The Reconsideration: Omissions aside (Scorsese was nominated for the DGA instead of Bergman), this is a tough category. I think we can all agree the only choices are Avildsen, Pakula and Lumet. And I have no idea which one to vote for. We should also agree that all three are worth a vote and that it comes down to personal preference. I don’t want to shit on another nominee just because I preferred another. So if we agree they’re all fine, then we can start to get honest without getting mean.

Of the three, I put Lumet third on pure effort. To me, what makes Network soar is the writing and the acting. I think Lumet does a great job, and you could vote for him, but mostly his direction is not getting in the way of those other two elements. So that’s why I wouldn’t vote for him against the other two, all things being equal and all three being worth a vote.

So now we have Pakula and Avildsen. Both of these films are right near the top of my absolute favorite films of all time.

The way Pakula tells his story, what elements to keep in and not keep in, and how he increases the sense of paranoia and discovery — it’s really impressive.

And Avildsen — yeah — I think the tiebreaker here for me is the amount of iconic images Avildsen gets out of his story. Pakula is right there, but to me, Rocky — the steps, the running along the docks, the punching of the meat, the final shot — the writing can only do so much there. That counts for a lot that we remember so much of that movie, because otherwise the movie is great but not iconic. That’s my tiebreaker. But fuck, is it a tough decision to have to make. I know highbrow people are loathe to admit that, but Avildsen actually did deserve this, and Rocky is a deserving Best Picture winner. They’re all deserving. But all things being equal, I’ll take the most iconic effort of the bunch.

– – – – – – – – – –

Rankings (category and films):

  1. John G. Avildsen, Rocky
  2. Alan Pakula, All the President’s Men
  3. Sidney Lumet, Network
  4. Lina Wertmuller, Seven Beauties
  5. Ingmar Bergman, Face to Face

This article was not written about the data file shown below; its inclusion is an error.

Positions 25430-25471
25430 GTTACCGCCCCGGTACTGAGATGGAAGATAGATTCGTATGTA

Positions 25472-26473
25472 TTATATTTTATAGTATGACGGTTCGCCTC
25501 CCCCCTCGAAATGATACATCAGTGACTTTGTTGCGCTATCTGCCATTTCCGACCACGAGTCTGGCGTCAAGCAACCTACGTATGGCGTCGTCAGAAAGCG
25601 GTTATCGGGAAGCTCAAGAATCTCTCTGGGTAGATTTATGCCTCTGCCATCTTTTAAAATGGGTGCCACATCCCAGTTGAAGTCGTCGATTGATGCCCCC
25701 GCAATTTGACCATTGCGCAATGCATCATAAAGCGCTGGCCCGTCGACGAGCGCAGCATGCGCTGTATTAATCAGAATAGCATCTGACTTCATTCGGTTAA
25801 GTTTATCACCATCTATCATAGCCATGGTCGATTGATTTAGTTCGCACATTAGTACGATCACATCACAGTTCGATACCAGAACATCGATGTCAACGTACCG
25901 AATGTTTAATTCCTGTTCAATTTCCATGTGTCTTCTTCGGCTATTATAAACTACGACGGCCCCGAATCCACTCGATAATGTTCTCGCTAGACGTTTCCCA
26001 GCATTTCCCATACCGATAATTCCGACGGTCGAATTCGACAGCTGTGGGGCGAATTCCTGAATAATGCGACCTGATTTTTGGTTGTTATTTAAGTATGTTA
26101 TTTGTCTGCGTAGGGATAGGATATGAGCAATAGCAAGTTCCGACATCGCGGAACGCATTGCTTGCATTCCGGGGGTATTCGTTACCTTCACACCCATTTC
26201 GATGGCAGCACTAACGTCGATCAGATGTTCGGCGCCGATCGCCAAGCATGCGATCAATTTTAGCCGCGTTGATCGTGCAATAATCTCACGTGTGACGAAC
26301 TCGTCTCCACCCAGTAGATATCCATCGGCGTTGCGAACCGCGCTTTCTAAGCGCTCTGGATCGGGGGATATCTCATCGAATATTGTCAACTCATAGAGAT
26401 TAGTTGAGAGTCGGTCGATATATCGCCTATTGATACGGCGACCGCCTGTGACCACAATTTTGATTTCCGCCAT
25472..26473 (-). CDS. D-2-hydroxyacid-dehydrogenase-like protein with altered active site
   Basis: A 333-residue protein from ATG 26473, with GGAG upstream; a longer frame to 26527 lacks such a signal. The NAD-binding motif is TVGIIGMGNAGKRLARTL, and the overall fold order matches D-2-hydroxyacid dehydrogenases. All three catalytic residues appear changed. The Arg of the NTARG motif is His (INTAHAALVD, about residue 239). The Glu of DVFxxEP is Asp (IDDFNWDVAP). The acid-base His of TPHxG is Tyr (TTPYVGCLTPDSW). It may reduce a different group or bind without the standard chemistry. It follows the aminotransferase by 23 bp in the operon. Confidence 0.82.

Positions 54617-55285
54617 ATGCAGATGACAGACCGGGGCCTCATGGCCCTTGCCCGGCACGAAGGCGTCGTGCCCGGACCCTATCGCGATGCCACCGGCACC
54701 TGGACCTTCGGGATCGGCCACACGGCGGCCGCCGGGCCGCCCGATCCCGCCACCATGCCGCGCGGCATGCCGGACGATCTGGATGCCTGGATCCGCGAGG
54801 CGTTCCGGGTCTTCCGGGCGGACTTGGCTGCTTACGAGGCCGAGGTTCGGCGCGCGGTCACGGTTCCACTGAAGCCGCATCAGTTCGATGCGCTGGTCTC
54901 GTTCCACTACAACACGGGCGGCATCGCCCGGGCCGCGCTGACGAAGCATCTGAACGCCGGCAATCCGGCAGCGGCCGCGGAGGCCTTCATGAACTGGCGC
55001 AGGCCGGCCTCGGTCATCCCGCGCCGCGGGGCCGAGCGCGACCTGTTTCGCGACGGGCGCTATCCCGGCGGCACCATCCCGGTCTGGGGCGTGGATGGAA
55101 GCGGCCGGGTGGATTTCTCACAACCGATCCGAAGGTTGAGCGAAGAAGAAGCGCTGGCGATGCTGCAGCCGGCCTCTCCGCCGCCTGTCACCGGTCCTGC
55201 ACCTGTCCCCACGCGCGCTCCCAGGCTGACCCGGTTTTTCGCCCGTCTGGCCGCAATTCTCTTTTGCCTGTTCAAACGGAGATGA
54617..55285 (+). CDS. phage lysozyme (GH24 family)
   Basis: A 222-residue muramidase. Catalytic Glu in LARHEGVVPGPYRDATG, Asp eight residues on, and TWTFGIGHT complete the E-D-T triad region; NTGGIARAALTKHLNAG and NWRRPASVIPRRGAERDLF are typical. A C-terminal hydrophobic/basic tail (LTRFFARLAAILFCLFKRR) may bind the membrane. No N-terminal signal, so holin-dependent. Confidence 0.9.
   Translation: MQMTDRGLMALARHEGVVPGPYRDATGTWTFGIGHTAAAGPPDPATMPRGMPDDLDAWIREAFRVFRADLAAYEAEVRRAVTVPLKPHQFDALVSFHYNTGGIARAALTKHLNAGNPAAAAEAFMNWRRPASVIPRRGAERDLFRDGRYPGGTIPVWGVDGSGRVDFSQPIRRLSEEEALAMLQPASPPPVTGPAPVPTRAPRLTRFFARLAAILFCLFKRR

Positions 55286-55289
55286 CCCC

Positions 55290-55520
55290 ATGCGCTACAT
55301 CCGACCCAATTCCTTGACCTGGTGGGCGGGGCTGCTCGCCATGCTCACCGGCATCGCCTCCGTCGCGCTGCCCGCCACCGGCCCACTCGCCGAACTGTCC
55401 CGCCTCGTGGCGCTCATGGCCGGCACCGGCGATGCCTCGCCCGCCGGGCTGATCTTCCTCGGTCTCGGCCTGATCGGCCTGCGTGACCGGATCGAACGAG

My Vote: John G. Avildsen, Rocky


How does one get through life without seeing Rocky?

Also, if you like movies, you need to see All the President’s Men and Network. To say they are essential is an understatement. The need there is as italicized and underlines and capitalized as much as can be.

Seven Beauties is a great film. Really worth seeing. Much better than you’d think. And since it’s a foreign language nominee you’ve never heard of that no one remembers, you probably don’t think much. But it’s really entertaining. This is almost like Life Is Beautiful. It gets humor out of a concentration camp. In different ways, but that’s not the worst comparison. Definitely recommended. A nice gem.

Face to Face is fine. Mostly Ullmann’s performance. I don’t recommend it one way or the other. It’s Bergman. See it, don’t see it. I’m not a huge fan.

The Last Word: Avildsen, Lumet and Pakula are all worth a vote. Pick a favorite, defend it, and don’t shit on the others, and you can’t go wrong. My favorite is Avildsen. My reasoning is that it contains the most iconic images of the bunch. That’s my tiebreaker. Because they’re all separated by less than a hair. Go however you want, I’m just explaining how I did.

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(Read more Oscar Quest articles.)

One response

  1. Mark

    I lived 31 years without seeing Rocky, and I really can’t believe I went that long. Some films are not classics and still spawn a bunch of sequels; Rocky is a great film and deserved to have other films made after it.

    March 31, 2016 at 1:47 pm